Barack Obama was going to be the Transparency President. Important legislation, he said, would be on a Web site in plenty of time for Americans to digest it before it was voted on.
He said health care reform proposals would fill the air at town hall meetings and such. Let the debate begin!
Well, it's ended before it began.
Obama and the Democratic Congress could make the argument that the economic stimulus bill earlier this year was too much of an emergency to allow extended debate or public viewing. Fine. But it was passed pretty much before anyone had a chance to read it.
That seems to be the strategy: Get major legislation enacted before voters know what's happening to them and the country.
They tried it with "cap and trade," the House-passed energy bill that would give the federal government unprecedented and, frankly, Orwellian powers to regulate emissions and to tax and penalize Americans and coordinate the buying and selling of pollution "permits" across all sectors of the economy.
Thankfully, people are waking up to the scheme, and it has been slowed in the Senate.
They're also trying it with sweeping new "hate crimes" legislation that Senate Majority Leader Harry Reid wants to rush through as an attachment to a war spending bill.
The bill would give certain classes of people a greater weight of legal protection than others -- which would clearly violate the equal protection clause of the Constitution.
But nowhere are we at greater risk from this "Oklahoma land rush" legislative strategy than in health-care reform.
Democratic plans to create a new national health care program to compete with private insurance would cost at least $1 trillion that we don't have, according to the Congressional Budget Office, and would likely be the beginning of the end of private health insurance. Once a tax-paid option were available, it's likely businesses would drop their plans and encourage employees to jump on Uncle Sam's back.
Yet, President Obama dismisses debate on the issue as "chatter" that's only getting in the way of getting things done. As for debate: The White House considers it over, now that a campaign operative was placed in an audience and allowed to ask a pointed question and get a teary hug from the Consoler in Chief.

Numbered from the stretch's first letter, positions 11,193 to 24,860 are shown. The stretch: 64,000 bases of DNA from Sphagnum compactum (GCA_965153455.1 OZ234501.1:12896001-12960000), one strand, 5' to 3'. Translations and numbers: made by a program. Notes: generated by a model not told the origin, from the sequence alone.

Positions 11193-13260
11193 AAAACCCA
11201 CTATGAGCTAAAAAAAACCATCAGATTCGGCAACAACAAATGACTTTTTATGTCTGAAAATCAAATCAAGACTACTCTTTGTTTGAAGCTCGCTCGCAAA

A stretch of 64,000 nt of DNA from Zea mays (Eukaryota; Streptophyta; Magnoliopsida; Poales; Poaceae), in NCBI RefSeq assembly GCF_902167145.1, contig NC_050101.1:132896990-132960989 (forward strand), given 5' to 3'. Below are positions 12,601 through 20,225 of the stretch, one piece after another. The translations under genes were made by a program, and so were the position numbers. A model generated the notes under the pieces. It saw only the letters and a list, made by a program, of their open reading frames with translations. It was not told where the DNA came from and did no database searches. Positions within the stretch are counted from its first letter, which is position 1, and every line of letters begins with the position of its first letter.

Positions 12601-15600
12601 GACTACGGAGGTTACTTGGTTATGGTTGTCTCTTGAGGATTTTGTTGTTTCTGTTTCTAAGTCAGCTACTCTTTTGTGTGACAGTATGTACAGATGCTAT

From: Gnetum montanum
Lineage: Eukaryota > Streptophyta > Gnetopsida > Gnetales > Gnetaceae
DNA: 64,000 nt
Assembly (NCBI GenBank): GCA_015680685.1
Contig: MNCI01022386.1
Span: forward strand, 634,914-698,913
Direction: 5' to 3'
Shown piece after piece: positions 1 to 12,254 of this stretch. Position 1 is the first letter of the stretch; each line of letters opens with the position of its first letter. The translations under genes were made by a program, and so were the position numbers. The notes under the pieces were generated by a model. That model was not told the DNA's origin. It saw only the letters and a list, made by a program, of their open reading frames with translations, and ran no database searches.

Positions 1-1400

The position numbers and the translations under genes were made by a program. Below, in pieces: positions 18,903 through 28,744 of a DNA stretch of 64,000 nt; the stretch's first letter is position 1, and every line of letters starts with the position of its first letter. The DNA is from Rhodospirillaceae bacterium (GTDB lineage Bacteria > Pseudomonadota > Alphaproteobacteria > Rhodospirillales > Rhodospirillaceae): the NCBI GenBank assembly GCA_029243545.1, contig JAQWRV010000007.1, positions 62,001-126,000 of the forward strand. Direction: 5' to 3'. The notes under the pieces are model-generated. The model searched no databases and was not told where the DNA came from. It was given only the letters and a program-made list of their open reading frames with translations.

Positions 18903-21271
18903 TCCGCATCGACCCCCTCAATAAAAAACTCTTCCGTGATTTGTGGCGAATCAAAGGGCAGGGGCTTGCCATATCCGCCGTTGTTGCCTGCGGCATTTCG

Obama this week put us all on notice that this is going to happen, whether we want it or not -- and before Congress' August recess.
"Inaction is not an option," he declared. How dismissive and arrogant is that?
Of course, inaction is always an option -- and, in fact, when faced with a much less savory alternative, it's the best option.
Consider the government's track record on such programs: As the Cato Institute notes, Medicare Plan A was estimated to cost $9 billion by 1990, and actually ended up costing $67 billion. Similar gross miscalculations have occurred in subsequent entitlement programs, even on bigger scales.
The CBO estimates the extra trillion would insure 16 million -- or about $62,500 a person.
The health care system is a huge chunk of our economy, and yet we're rushing headlong into completely changing how it operates. Has this been digested across the country? Of course not.
That's by design. When Hillary Care was considered in the 1990s, we had time to debate it -- and it was dead on arrival. Democrats in Washington don't care so much what their health care reform does as long as it survives, without real debate.
Indeed, voting on the 1,000-page -- now $1.5 trillion -- bill began swiftly this week.
One dispirited Internet observer said, "I've stopped worrying about slowing this train down. Now I figure that, the sooner the whole thing goes off a cliff, the sooner we can reroute the track."
He may get that chance sooner than he, or the rest of us, may like.